In the previous post, we’ve proceeded with CUDA 9.1 installation on Ubuntu 16.04 LTS. As with other software that evolves, NVIDIA released CUDA 9.2 back in May. It is also safe to assume that CUDA 9.2 will not be final version. Newer version will may come soon or later and here we are left with the bogging question: “How can we upgrade safely without clobbering the currently working system?” Moreover, we may also wonder if there is a mechanism to rollback the change and live with current setup while recognizing that it’s not yet the time to upgrade.
This post will cover three scenarios of CUDA 9.2 installation: 1) fresh installation, 2) install to upgrade by removing old version, 3) install to upgrade and keep multiple versions. Continue reading →
What is interesting in the deep learning ecosystem is the plentiful choices of deep learning frameworks. On the other side, of course there is another equation; more options equate to more confusion, especially in choosing the most appropriate framework for the entire gamut of the problems. At the end of the day, instead of using one, we may need to stick with multiple deep learning frameworks with each usage depending on the nature of the problem to solve.
TensorFlow is one of the popular (de facto most popular in terms of Github stars) deep learning frameworks. TensorFlow comes with excellent documentation. This also includes the documentation for installation. If you go to the official documentation page for installation, you will be provided with elaborate installation guide for multiple OS platforms. Then why this post?
The latest version of TensorFlow with GPU support (version 1.8 at the time this post is published) is built against CUDA 9.0. However, NVIDIA has released CUDA 9.1 and there is possibility of newer version release in the near future. Given that TensorFlow is lagging behind the CUDA GA version, the publicly released TensorFlow bundle cannot immediately work on the system having only the latest CUDA version installed. A remedy for this is by installing from source, which can be non-trivial especially for those who are not so familiar with the source build mechanism.
The final system setup after completing the installation steps explained in the posts will be as follows.
|NVIDIA driver version||390.48
|Python install method||virtualenv
Note that the components will be updated in the future. This implies version upgrade for the components. It is expected that this post will still be valid even after version upgrade. Under the circumstances where this post becomes invalid, the content will be updated or another post will be written. Yet, this would be realized with sufficient comments or feedback regarding existing content. Continue reading →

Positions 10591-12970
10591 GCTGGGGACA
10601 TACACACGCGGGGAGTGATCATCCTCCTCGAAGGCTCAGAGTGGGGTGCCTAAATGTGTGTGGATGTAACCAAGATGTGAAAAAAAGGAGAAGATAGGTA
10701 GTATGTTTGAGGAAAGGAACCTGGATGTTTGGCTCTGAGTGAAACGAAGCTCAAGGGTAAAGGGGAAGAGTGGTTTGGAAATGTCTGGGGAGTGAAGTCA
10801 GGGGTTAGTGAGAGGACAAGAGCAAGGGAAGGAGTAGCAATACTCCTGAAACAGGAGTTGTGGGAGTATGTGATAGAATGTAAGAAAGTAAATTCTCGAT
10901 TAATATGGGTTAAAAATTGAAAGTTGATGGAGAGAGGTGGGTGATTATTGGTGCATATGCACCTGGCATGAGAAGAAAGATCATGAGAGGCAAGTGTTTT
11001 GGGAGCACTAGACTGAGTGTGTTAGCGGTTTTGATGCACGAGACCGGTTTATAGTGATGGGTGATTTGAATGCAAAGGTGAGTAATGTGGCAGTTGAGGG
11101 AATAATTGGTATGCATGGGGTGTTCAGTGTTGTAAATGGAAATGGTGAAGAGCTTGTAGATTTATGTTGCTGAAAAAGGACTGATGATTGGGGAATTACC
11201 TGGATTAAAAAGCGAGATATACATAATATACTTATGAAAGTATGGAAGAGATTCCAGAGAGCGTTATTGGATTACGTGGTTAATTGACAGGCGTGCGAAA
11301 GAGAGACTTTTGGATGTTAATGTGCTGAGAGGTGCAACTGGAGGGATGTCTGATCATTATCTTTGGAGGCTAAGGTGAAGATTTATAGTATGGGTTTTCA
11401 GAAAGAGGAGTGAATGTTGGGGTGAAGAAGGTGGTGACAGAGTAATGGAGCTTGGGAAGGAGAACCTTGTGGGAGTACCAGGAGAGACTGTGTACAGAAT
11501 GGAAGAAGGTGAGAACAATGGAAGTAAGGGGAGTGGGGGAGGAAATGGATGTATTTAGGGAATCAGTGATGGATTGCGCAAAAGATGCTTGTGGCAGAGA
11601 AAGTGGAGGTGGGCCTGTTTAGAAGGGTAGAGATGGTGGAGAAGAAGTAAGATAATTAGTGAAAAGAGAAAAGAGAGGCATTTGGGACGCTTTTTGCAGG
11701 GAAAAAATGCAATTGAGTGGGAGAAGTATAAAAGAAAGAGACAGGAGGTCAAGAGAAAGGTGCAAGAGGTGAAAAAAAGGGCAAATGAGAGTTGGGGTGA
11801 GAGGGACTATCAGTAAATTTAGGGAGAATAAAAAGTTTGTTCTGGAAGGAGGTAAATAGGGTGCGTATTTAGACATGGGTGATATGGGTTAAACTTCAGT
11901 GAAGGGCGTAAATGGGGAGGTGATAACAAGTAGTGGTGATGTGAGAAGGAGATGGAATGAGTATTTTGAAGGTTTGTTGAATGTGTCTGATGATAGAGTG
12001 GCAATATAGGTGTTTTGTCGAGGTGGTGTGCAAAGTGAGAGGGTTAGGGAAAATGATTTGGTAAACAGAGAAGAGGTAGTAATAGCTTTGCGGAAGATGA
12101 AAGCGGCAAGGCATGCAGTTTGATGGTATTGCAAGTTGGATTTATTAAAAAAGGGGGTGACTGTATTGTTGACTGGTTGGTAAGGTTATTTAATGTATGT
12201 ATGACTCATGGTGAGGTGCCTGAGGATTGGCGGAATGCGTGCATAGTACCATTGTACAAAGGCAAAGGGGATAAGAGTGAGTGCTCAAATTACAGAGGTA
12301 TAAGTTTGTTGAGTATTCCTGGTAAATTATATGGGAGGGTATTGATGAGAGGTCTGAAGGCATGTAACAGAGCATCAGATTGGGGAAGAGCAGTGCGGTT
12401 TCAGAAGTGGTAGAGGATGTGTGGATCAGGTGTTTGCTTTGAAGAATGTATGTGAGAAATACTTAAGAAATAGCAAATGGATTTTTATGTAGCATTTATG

In the previous posts, we have gone through the installation processes for deep learning infrastructure, such as Docker, nvidia-docker, CUDA Toolkit and cuDNN. With the infrastructure setup, we may conveniently start delving into deep learning: building, training, and validating deep neural network models, and applying the models into a certain problem domain. Translating deep learning primitives into low level bytecode execution can be an enormous task, especially for practitioners without interests in the deep learning calculus. Fortunately, there are several deep learning frameworks that provide the high level programming interface to assist in performing deep learning tasks.
In this post, we will go through the installation of Caffe2, one of the major deep learning frameworks. Caffe2 is adopted from Caffe, a deep learning framework developed by the Barkeley Vision and Learning Center (BVLC) of UC Berkeley. Caffe2 was started with the aim to improve Caffe especially to better support large-scale distributed model training, mobile deployment, reduced precision computation, new hardware, and flexibility of porting to multiple platforms. Continue reading →
CUDA Deep Neural Network (cuDNN) is a library from NVIDIA that provides the GPU-accelerated primitives for deep learning such as convolution, pooling, normalization, activation layers, tensor transformation. With cuDNN, a machine learning researcher or developer can spend less time writing the implementation for low-level GPU performance tuning. The cuDNN library powers major deep learning frameworks such as Caffe, Caffe 2, Tensor Flow, Cognitive Toolkit and PyTorch.
This post summarizes the steps to install cuDNN 7 for Cuda Toolkit 9.1 on Ubuntu 16.04. Installation for different version of cuDNN and Cuda Toolkit may require additional tweak or different steps that are not covered in this post. Continue reading →